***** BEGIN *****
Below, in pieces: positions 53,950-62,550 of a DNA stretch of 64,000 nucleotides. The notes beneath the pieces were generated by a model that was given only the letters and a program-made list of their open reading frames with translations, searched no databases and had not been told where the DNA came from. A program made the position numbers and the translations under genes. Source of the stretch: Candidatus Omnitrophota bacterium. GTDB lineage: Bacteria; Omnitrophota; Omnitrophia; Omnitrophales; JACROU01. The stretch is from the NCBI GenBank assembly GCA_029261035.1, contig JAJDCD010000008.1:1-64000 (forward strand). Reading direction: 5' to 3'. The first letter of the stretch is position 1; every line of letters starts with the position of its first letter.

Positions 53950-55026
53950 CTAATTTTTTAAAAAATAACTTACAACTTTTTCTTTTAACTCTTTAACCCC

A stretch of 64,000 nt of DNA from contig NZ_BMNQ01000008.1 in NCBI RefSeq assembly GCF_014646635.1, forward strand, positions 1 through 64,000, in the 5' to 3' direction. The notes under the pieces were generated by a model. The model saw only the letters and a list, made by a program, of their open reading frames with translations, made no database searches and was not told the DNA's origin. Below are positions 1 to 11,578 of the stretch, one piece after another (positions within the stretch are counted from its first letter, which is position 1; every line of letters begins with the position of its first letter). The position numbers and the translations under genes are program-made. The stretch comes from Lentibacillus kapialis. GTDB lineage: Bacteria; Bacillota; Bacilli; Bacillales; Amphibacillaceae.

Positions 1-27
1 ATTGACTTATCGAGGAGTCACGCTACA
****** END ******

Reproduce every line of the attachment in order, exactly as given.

Below, in pieces: positions 53,950-62,550 of a DNA stretch of 64,000 nucleotides. The notes beneath the pieces were generated by a model that was given only the letters and a program-made list of their open reading frames with translations, searched no databases and had not been told where the DNA came from. A program made the position numbers and the translations under genes. Source of the stretch: Candidatus Omnitrophota bacterium. GTDB lineage: Bacteria; Omnitrophota; Omnitrophia; Omnitrophales; JACROU01. The stretch is from the NCBI GenBank assembly GCA_029261035.1, contig JAJDCD010000008.1:1-64000 (forward strand). Reading direction: 5' to 3'. The first letter of the stretch is position 1; every line of letters starts with the position of its first letter.

Positions 53950-55026
53950 CTAATTTTTTAAAAAATAACTTACAACTTTTTCTTTTAACTCTTTAACCCC

A stretch of 64,000 nt of DNA from contig NZ_BMNQ01000008.1 in NCBI RefSeq assembly GCF_014646635.1, forward strand, positions 1 through 64,000, in the 5' to 3' direction. The notes under the pieces were generated by a model. The model saw only the letters and a list, made by a program, of their open reading frames with translations, made no database searches and was not told the DNA's origin. Below are positions 1 to 11,578 of the stretch, one piece after another (positions within the stretch are counted from its first letter, which is position 1; every line of letters begins with the position of its first letter). The position numbers and the translations under genes are program-made. The stretch comes from Lentibacillus kapialis. GTDB lineage: Bacteria; Bacillota; Bacilli; Bacillales; Amphibacillaceae.

Positions 1-27
1 ATTGACTTATCGAGGAGTCACGCTACA